At the start of the year, I decided it was time to take a tolerance break from THC.
This was something that had been on my mind for weeks, back in October. My tolerance had been steadily increasing even before MJ Biz Con in November, and after the conference, I needed the doses of seasoned stoner. I missed being able to take one bong hit, even half a hit on a THC bowl, and feel the effects. I was tired of craving higher and higher planes.
So I knew it was time. But as any cannabis lover will tell you, just because it’s necessary doesn’t make it easy. This was not my first t-break; I have taken one every year since 2018. The first one was the worst, though they all are a struggle in their own way.
It’s not just the withdrawal symptoms, of which I was mostly spared, save for truly wild dreams. They started on the second night of the break, and continually got more detailed the further I went. The last night before I smoked again, I had one of the most detailed, vivid dreams I could remember. It was unsettling but intriguing. There is something to be said for the purpose of intense dreams, but I woke each morning feeling like my brain had hardly rested.
Aside from vivid nightly hallucinations, the only other noticeable effect was my mood. I didn’t suffer the bouts of moodiness or emotional outbursts that can be associated with the withdrawal of heavy users (that hasn’t happened since the first t-break I took back in 2018.) Instead, I noticed that my day-to-day demeanor was lower. I had less energy and I was overall less enthusiastic. This is not to say that when I consume THC I spring out of bed each day, freshly renewed and ready to take on the world. But on days when I wake up with lower energy, THC provides a spark, a boost. It softens the sharp edges of the world and helps me find my center. It lifts my mood and allows me to dig into what I need to do. And at the end of long days, it helps calm my racing mind and disconnect from the endless to-do list.
Without it, the to-do list seemed longer and my mood and energy levels stayed lowered. I am, of course, functional without THC. I went most of my life without it and managed to do fine. But with it, I can do better than fine. I can do well.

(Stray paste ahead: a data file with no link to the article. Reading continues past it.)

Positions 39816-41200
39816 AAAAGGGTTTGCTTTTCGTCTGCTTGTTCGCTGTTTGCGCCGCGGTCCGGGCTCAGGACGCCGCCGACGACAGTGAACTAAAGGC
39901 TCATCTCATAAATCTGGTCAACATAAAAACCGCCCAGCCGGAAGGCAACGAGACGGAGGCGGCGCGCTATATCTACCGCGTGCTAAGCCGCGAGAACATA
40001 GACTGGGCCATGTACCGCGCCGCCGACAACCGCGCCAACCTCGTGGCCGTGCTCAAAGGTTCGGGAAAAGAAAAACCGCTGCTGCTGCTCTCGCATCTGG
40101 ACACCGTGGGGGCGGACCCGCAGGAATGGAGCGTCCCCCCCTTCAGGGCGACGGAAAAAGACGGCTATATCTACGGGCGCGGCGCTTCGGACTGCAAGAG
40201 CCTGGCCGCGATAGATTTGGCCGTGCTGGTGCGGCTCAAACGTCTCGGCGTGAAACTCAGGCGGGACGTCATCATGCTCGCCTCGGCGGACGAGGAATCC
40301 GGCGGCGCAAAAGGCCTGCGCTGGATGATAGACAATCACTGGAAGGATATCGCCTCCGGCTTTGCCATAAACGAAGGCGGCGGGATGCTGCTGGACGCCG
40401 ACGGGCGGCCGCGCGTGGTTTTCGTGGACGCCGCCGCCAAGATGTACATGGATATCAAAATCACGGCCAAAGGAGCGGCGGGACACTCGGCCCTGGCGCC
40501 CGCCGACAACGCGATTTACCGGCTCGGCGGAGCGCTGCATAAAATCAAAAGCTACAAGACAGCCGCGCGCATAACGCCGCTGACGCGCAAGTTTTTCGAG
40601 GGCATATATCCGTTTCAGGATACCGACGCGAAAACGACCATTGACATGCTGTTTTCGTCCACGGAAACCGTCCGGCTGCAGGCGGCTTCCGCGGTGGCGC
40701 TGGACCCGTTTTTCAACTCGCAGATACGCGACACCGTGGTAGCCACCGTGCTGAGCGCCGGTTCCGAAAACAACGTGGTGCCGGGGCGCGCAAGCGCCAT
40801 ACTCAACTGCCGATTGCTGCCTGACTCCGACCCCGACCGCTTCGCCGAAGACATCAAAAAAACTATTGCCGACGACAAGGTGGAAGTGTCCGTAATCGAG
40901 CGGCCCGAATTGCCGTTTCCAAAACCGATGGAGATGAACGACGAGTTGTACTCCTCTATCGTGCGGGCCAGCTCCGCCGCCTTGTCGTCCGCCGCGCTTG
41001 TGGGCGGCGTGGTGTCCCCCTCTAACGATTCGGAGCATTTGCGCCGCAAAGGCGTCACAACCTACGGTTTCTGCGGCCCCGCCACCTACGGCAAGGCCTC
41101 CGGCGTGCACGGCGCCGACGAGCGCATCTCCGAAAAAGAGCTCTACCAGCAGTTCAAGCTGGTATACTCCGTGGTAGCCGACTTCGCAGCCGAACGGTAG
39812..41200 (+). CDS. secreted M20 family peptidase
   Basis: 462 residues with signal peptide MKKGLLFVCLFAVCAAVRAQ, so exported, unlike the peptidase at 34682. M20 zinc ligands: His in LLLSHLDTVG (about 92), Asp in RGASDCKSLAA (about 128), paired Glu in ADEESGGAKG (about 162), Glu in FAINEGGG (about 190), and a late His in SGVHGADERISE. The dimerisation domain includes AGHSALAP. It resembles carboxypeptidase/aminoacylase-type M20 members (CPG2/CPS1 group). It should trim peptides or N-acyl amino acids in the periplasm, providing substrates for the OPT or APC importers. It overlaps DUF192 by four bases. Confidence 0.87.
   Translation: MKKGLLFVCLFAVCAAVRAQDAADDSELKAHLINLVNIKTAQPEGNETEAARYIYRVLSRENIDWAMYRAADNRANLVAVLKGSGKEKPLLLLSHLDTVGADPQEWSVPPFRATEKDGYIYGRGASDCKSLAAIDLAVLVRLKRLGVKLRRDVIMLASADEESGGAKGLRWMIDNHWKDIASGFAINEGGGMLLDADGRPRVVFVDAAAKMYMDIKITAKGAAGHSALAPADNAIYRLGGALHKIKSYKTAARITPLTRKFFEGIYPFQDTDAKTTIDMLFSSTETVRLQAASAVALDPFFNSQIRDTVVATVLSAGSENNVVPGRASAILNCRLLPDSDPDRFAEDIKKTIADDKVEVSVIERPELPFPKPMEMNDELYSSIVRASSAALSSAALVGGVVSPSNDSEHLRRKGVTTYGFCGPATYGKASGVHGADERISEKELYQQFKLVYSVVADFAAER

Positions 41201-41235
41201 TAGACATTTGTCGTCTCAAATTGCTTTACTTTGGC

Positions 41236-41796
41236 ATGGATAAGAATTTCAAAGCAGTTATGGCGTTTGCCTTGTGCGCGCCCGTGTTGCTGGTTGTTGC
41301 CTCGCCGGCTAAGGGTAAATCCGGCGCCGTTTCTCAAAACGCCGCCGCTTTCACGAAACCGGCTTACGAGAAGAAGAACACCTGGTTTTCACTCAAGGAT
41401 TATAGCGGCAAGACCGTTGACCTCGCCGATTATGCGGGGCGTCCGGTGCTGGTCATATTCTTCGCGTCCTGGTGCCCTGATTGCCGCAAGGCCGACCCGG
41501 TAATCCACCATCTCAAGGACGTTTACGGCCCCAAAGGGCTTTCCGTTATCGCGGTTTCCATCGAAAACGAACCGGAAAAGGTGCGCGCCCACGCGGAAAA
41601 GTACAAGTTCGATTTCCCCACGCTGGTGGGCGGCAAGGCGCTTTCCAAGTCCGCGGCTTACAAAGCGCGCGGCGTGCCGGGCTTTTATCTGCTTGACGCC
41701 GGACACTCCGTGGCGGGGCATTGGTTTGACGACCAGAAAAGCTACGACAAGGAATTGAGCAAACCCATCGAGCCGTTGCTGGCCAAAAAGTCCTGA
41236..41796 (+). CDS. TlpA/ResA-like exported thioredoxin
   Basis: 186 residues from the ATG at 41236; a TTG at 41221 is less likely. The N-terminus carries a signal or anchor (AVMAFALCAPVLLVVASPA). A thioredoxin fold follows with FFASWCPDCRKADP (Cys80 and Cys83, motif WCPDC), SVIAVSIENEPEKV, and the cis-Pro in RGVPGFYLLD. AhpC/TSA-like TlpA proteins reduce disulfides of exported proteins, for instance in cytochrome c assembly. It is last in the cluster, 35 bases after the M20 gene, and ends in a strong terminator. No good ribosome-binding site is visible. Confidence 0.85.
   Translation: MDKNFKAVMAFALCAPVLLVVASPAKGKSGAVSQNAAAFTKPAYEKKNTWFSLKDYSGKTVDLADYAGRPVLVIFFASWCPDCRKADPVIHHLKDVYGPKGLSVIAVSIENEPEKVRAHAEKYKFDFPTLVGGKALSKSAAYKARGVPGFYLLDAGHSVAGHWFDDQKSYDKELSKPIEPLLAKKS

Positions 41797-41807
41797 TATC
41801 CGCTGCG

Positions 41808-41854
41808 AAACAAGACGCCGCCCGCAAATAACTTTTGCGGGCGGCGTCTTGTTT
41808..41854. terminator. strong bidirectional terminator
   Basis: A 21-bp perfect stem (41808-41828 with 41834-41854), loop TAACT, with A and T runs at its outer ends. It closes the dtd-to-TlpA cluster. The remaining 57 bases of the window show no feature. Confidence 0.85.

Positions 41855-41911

The weather played a role too; this is the coldest, cloudiest, wettest time of year in Upstate New York, and recently temperature swings have resulted in winters that are more muddy and wet than frozen and snowy. It’s hard to stay energized when the sky has been grey for days on end and the ground is covered in mud. The lack of sunlight, the dingy outside, and the frigid temperatures, all of these also play a role in my energy levels.
The conclusion to draw here is not that it was a mistake to take a t-break, or that I regretted my decision. I missed THC. That was obvious and undeniable. But the break (13 days, if you were wondering) provided a necessary mindset shift, a remembrance of how I want to feel when I consume THC. I firmly believe that intentionality is important for a healthy relationship with cannabis and THC. Still, this intentionality is easy to lose sight of in the midst of stimulated dopamine receptors and euphoric bursts.
THC is a habit-forming substance and requires mindfulness to use in a supportive rather than detrimental way. It was time to remember what I was missing with such constant use. Absence makes the heart grow fonder and willpower is a muscle that requires exercise. It was a good t-break because it was a necessary one. I am glad to consume THC again, and I am glad to remember exactly how much this substance can help me when I consume it mindfully.